The 'I' page
NEW! Download this
entire 28 page dictionary in one ebook!
return to alphabetical
– Refrigerator mechanism that, well, dispenses ice. Most can provide
whole cubes or crush it on the way through. Also dispenses chilled
– Here’s a device that has spoiled me rotten! Before we had ours, we
juggled 5 ice trays and a storage bin and always seemed to be running
out of ice cubes. No more! And the good news is, most modern units are
very reliable. Don’t be without one! In case you live in Alaska (just
kidding!), these little machines make ice cubes and drop them into a
– Usually a piece of stainless steel wire that senses the level of ice
cubes in the storage bin, turning the unit off when the bin gets full.
The icemaker raises this bail during every ‘harvest’ cycle, the
lowers it again, and if it contacts ice, turns off a switch that shuts
down ice production until it is lowered by ice usage.
– Most overlooked cause of icemaker problems. Whenever any change is
made to an icemaking system – new unit installed, fill valve replaced,
etc, this must be checked and adjusted. I use a baby bottle to check
fill level, since we measure cc’s of water and baby bottles happen to
be graduated in cc’s. I covered this procedure in a newsletter
back-issue, and there’s an article on the website covering it. But
basically you want to adjust the icemaker to fill with around 140 cc’s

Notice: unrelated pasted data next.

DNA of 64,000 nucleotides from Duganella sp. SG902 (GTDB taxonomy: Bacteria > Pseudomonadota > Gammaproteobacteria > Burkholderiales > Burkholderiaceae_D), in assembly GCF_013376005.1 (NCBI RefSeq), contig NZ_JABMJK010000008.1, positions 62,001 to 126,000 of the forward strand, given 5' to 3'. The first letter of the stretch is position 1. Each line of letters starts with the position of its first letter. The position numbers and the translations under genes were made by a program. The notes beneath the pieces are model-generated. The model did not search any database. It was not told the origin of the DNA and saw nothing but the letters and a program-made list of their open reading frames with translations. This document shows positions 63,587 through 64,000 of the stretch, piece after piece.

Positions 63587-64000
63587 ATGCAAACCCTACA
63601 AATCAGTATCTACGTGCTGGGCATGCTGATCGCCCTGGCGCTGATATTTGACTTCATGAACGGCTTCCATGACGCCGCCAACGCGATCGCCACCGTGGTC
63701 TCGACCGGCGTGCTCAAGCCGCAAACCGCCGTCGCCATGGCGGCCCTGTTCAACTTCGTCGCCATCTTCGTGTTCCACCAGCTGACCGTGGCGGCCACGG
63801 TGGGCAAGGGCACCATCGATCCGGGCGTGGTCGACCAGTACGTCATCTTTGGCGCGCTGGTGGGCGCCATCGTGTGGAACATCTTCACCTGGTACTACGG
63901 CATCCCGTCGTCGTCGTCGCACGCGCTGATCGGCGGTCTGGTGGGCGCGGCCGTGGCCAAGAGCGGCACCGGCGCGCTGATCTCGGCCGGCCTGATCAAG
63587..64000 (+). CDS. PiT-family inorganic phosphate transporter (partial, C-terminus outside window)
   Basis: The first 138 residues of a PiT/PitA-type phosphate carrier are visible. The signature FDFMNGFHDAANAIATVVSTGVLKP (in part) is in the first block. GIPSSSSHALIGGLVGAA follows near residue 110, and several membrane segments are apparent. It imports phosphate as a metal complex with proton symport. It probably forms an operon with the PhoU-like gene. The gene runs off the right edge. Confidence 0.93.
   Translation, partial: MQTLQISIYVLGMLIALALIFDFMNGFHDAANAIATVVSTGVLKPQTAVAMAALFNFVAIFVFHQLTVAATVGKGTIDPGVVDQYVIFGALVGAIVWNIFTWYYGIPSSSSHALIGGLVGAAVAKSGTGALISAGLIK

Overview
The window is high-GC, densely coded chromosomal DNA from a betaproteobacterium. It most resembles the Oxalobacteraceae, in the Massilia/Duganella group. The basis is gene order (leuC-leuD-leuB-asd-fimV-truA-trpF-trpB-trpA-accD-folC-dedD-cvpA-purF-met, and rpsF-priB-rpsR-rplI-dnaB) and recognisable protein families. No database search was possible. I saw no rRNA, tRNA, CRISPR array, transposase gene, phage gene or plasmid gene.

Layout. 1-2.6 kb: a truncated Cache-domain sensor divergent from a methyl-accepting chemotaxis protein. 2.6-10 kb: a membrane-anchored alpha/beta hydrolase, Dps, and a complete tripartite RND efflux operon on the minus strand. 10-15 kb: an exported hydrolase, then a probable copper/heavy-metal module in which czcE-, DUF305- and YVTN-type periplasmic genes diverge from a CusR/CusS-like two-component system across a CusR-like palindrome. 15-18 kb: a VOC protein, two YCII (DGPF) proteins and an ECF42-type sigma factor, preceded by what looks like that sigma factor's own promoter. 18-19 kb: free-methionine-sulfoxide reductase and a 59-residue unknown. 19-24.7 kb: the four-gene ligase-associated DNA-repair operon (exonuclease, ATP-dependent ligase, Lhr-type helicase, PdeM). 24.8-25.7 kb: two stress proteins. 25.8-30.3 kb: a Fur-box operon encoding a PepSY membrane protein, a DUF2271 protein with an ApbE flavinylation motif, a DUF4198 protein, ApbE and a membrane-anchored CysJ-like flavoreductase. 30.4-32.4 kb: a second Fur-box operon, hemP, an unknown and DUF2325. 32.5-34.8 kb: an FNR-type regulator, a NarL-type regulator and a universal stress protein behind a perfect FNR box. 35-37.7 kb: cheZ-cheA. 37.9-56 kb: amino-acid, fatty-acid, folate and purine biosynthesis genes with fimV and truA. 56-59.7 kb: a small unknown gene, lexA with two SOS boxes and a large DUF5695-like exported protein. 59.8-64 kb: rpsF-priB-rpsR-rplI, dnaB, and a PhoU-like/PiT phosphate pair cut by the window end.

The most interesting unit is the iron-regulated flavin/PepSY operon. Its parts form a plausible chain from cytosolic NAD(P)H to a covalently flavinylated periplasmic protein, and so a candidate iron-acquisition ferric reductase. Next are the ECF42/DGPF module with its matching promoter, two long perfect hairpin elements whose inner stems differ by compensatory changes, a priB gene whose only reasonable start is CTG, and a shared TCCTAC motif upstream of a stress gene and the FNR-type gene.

per cycle. This amount varies a little bit between icemaker styles, but
not by much.
– This little plastic tube, sometimes with an aluminum extension
attached, angles down through the back of a refrigerator’s cabinet,
into the back of an icemaker. Water enters through this tube and fills
the icemaker’s cube mould.
– Newer icemaker ‘brains’ can be replaced as an assembly, making
repair quick and easy. Compared to older icemakers, whose switches,
gears, and cams were replaced individually, this does save time. These
are les reliable, however – that’s the trade-off.
– The actual ‘cube tray’ that forms the ‘cubes’ into their
shape (not actual cubes, but now I’m sounding like a geek!)
– A roller and spring that supplies tension to a belt. Used in dryers,
and some belt-drive washers.
– A gas appliance component that, well, ignites the gas flame. These
days they’re made of a carborundum compound that glows when voltage is
– We can call this a fan blade that moves liquid, usually water in our
– Used in your attic, and also in old refrigerators and freezers.
Susceptible to moisture absorption, which is not a good characteristic
for refrigerator insulation. Was often packaged in large plastic bags
before being assembled into refrigerator or freezer walls, to help keep
– A very efficient, widely used foam insulation that is injected into
a cabinet in two chemical parts, expanding to fill voids very well. A
closed-cell foam, which means it’s waterproof – a huge advantage
over earlier insulation types.
– Attached to door and lid mechanisms to prevent us from hurting
ourselves, these are used in microwave ovens, some locking washers (all
front-loaders), trash compactors, and some newer appliance access
– Electronic circuitry commonly used to convert DC voltage to a form
of AC. Limited use in microwave ovens to replace the high voltage
transformer, which is much heavier. (When you pick up an inverter
microwave oven, you’ll think you’re lifting a toaster oven!) More
expensive to produce – at least at this writing, so not yet widely
used. In my experience, not nearly as long-lasting and reliable as a
transformer system, either.
This information may be reprinted and distributed freely only
in its entirety, including this message.